Rome: Need to Know

City Basics

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Arriving. There is a reliable train that takes you from the airport into the city. The express takes 30 minutes and costs 11 euros. If you take a train that makes all the stops, it takes twice as long, but costs half as much. A taxi will cost 40 euros (see below for more on Roman taxis).

Getting Around. The best way to cover the most ground is on two wheels. You can rent a bike, but Rome does have its hills and some bumpy cobblestones. Why not a scooter? Called a motorino in Italy, the putt-putt-puttmobile will take you everywhere you need to be, and there's nothing quite like zipping around the bend and seeing the Coliseum coming right at you. Among the many places that rent scooters to tourists is Barberini Scooters.

Taxis. You are likely to end up in taxi at some point. Don't try to make small talk with the cabbie. He is not your friend. Don't worry about him taking you for a ride. That's his job. And certainly don't ask him to turn down the radio blaring raving fans arguing about his favorite soccer team. He surely won't. Just make sure never to tip your Roman cabbie. He doesn't really expect it. And this is your (and my!) only revenge.

Walk Like a Local. Seeing a pair of tourists trying to cross the street in Rome is a bit like watching the beginning of a square-dance class. One step off the curb, two steps back. Of course, the safest bet is to cross at a traffic light. But a bit of jaywalking is inevitable in Rome. Just know that Roman drivers have heavy feet, but sharp eyes. If you see them, they see you, and they will slow down (just enough, so hurry). The real pedestrian hazards are the scooters that may dart out from behind cars. So keep your dancing feet on.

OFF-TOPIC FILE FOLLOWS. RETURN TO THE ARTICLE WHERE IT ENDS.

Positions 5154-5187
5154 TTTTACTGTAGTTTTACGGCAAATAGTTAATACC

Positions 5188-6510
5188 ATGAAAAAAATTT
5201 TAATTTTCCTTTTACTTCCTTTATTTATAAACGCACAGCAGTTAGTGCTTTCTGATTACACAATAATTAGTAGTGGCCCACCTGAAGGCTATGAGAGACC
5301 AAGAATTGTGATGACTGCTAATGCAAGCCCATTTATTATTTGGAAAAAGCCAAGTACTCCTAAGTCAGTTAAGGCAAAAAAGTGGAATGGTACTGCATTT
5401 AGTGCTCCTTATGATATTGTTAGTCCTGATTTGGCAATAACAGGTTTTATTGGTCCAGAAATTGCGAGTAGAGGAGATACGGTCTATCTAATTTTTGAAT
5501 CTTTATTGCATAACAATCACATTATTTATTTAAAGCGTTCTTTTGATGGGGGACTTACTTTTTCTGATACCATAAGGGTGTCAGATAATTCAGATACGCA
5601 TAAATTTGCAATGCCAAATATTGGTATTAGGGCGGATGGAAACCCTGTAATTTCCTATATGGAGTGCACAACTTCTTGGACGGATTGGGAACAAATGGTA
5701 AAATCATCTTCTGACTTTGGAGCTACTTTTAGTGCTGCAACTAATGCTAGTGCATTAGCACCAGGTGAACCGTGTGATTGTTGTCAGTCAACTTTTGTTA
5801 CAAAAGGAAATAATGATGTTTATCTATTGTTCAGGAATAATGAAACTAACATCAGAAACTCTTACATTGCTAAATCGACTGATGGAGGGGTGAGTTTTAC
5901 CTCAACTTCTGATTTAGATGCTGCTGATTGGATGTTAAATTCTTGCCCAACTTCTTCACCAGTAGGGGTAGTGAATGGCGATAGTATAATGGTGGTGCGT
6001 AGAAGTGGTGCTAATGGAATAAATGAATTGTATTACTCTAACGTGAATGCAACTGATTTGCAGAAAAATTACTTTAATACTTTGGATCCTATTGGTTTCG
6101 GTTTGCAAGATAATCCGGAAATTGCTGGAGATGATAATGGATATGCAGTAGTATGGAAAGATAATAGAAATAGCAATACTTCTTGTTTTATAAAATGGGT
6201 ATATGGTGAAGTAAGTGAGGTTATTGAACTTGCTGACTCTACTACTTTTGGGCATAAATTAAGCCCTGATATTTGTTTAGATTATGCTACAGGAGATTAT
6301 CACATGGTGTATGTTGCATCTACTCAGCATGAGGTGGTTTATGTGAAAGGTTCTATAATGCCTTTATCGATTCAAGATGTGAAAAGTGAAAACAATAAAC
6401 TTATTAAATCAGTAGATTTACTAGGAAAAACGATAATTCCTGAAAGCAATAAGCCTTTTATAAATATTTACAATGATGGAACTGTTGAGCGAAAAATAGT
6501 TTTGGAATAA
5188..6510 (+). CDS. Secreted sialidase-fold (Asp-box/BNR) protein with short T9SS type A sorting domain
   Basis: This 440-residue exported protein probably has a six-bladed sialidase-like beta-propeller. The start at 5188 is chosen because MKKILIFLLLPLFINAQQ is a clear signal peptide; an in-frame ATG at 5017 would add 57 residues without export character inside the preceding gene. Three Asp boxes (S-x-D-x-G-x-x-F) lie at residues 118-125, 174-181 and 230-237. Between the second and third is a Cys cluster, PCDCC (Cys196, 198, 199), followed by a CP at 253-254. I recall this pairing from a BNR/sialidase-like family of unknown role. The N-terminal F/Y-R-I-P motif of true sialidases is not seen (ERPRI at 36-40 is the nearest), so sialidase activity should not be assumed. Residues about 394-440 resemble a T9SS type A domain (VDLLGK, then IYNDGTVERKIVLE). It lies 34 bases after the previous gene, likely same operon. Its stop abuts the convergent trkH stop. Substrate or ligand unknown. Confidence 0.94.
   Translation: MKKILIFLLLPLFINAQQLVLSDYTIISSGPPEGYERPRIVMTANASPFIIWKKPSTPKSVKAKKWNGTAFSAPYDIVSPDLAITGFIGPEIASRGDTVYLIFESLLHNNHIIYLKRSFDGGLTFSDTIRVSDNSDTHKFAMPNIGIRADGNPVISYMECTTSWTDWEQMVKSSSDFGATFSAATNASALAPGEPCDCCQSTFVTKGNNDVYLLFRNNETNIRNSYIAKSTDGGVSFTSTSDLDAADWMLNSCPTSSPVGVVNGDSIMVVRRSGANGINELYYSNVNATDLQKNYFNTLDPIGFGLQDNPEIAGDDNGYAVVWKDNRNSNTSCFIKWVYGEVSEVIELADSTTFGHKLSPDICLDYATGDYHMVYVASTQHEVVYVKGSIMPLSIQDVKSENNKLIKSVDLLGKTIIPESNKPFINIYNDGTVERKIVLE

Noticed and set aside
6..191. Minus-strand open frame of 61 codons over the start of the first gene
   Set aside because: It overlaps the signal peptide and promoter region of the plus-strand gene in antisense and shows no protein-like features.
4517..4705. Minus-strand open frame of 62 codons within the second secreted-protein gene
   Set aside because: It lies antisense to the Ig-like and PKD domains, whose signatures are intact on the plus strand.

Tipping. No one will chase after you if you don't leave a tip, but about 5% has become standard at restaurants. A euro here or there for bartenders and bellhops will do the trick.

Cappuccino Customs. Don't order cappuccino after 12 p.m. My Roman wife cringes when she sees foreigners drinking an afternoon cappuccino. If there's also a sandwich involved, she can't even look. If you want to do as the Romans do, but don't like your espresso black, ask (after your meal) for a caffè macchiato, which comes with a splash of milk. If you insist on drinking your cappuccinos all day long, I'll just tell my wife not to look.

Open Hours. Plenty of Roman shops still partake in the afternoon siesta. To be safe, don't plan your shopping between 1:30 p.m. and 5 p.m (though some shops take shorter breaks). Stores are typically open daily until 8 p.m. and closed on Sunday. Restaurants in Rome, especially in the city center, tend to start serving dinner around 7:30 p.m. to accommodate visitors' dining habits. Romans usually won't sit down at the table at 9 p.m. Or later.

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